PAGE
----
- Greg Paulus, SR, Syracuse, 132.60
- Joey Elliot, SR, Purdue, 131.13
- Jerrod Johnson, JR, Texas A&M, 136.75
- Richard Stanzi, JR, Iowa, 131.62
- Jordan Jefferson, SO, LSU, 137.18
- Matt Barkley, FR, USC, 131.32
There’s a mix of successful, semi-successful, and bad teams there. One way of interpreting this data is that a good team with an average quarterback will be good, and a bad team with an average quarterback will be bad. If PSU has just an average quarterback, it might be enough for a good season.
9-18, 139 yards, 1 TD, 0 INT
Can we back it up with some empirical evidence to indicate that an average QB can lead to a good PSU season? Has PSU fared well with an average QB in the past? Can this tell us something about what to expect next season?
I explored Penn State quarterbacks in the past on the basis of Passer Efficiency since 2000. Here are the results:
The dark blue dots represent the Passer Efficiency Rating of the starting quarterbacks each year. The light blue line represents what an average Big Ten quarterback fared in that year for comparison purposes, and the green halos represent PSU Big Ten Championships.
What you find is that PSU has had rather unremarkable quarterbacks statistically until Clark came along. Even Michael Robinson (stats be damned he was a great QB in 2005) was only average as a QB in passer efficiency and below average in the Big Ten that season.
In terms of passer efficiency, PSU has had only two "average" quarterbacks in the past ten years. One (2002) was an underclassman quarterback and PSU won nine games and lost two in overtime. The other (2005) was an upperclassman and PSU won the Big Ten title and finished #3 in the nation. What did we have those seasons to complement the QBs?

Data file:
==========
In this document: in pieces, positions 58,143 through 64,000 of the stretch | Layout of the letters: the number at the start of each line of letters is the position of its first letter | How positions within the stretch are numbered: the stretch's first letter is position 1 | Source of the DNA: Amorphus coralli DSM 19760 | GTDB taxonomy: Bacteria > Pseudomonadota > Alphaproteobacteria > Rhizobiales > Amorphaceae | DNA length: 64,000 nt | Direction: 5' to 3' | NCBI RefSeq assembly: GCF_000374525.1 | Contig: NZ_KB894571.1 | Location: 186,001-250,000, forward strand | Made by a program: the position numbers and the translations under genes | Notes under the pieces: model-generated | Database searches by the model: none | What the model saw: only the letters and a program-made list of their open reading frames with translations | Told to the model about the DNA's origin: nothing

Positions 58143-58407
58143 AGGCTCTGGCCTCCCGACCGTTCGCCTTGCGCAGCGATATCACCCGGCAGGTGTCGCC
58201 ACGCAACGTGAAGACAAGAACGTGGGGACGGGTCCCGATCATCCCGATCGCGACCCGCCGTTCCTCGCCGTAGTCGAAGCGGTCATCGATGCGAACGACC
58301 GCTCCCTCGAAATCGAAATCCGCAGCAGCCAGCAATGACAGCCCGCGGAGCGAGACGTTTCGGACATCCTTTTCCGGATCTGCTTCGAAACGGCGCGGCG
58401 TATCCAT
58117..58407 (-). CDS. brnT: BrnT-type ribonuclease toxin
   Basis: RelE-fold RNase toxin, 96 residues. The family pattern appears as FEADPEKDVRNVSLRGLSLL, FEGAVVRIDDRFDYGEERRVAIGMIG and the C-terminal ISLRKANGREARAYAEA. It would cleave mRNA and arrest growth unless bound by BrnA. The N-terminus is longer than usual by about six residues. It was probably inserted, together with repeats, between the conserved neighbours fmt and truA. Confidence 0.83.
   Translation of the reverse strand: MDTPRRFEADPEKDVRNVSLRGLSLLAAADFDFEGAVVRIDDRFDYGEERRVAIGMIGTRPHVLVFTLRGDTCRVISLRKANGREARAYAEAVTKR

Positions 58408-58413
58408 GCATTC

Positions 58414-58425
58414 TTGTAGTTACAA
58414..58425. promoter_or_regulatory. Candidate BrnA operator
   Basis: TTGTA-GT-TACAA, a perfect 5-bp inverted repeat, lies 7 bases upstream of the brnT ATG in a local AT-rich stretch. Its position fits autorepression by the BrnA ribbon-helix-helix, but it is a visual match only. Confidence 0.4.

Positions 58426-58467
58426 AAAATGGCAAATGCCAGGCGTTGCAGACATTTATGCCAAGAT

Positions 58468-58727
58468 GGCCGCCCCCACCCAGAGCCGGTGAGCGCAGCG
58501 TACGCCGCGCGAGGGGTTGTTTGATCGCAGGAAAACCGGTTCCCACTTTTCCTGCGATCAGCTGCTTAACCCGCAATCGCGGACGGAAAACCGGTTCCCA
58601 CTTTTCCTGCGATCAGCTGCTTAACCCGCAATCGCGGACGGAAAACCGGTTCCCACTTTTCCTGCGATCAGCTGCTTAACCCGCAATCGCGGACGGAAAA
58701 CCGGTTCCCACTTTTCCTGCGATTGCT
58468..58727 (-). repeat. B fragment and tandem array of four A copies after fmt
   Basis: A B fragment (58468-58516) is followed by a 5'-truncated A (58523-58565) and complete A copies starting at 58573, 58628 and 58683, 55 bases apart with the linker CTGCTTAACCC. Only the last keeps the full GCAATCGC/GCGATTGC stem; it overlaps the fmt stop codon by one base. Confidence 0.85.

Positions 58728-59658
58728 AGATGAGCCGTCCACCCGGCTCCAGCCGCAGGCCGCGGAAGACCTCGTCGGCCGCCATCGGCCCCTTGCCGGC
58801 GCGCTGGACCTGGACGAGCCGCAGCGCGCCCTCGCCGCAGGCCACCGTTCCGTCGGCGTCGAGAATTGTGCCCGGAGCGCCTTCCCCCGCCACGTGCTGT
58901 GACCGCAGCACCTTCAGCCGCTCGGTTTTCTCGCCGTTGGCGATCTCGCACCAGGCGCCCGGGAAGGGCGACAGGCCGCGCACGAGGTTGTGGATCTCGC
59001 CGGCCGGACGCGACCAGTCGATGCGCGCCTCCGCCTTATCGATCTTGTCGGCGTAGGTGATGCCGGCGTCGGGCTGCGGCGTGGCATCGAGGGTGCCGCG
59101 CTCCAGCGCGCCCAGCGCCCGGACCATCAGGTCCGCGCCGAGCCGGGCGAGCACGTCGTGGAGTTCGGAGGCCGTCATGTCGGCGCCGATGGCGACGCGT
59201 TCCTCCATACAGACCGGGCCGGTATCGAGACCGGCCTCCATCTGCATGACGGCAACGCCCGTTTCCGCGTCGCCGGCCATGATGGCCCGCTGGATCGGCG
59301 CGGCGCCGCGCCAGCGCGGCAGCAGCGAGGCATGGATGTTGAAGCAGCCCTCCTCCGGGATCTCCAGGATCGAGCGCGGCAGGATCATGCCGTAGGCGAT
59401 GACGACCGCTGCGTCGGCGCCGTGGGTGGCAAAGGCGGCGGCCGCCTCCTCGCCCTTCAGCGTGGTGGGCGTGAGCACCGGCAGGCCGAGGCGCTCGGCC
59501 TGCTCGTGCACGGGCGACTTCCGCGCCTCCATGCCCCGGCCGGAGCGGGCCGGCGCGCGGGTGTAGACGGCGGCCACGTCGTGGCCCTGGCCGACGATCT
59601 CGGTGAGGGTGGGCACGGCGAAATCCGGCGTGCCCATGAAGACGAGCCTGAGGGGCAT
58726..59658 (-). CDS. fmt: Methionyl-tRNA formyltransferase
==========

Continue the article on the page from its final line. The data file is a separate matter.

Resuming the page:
- Great returning running backs (Larry Johnson and Tony Hunt)
- Impact wide receivers (Bryant Johnson, D-Wheels & company)
- Solid defense (27th and 12th in total defense nationally)
I think it’s safe to say that PSU has done well with average quarterback.
Even average might not be necessary. If you want further evidence, PSU has been successful with bad QBs in recent years. Not to bag on a guy who’s continuing to chase his dream, but Anthony Morelli had some terrible passer efficiency numbers. Still, his teams won 18 games over two seasons. How? Great running backs, impact wide receivers, and continued excellence in defense which has ranked in the top 15 every year since 2004.
18-32, 224 yards, 3 TDs, 2 INTs
As some of you might have guessed, the QB stat lines I’ve interspersed in this post are lines that will get you an average passer efficiency rating—between 132 to 134 for the game.
Read into them a bit.
These aren’t tremendous numbers. There are a lot of dropped passes, overthrown balls for interceptions, and very few forty yard bombs in these stat lines. It’s the line of a quarterback who doesn’t have a great day. He doesn’t need to be great. Just average will do.
There are no guarantees that average or great QB play will equate to a great season, but at the very least, I think this exercise has shown that the concerns that many experts have about Penn State’s quarterback problem might be a bit overstated. Other teams have had undergraduate quarterbacks with limited experience and been successful. PSU has had QB’s with limited experience and been equally successful.
Few of those teams have had an MVP candidate as a running back, a dynamic wide receiver corps, an improving offensive line, and a defense that has shown it can reload every season. Plus, we haven't even explored how a running quarterback can effect game play.
If you assume the quarterback can at least be average, then why not dream about a great season?
16-25, 190 yards, 1 TD, 1 INT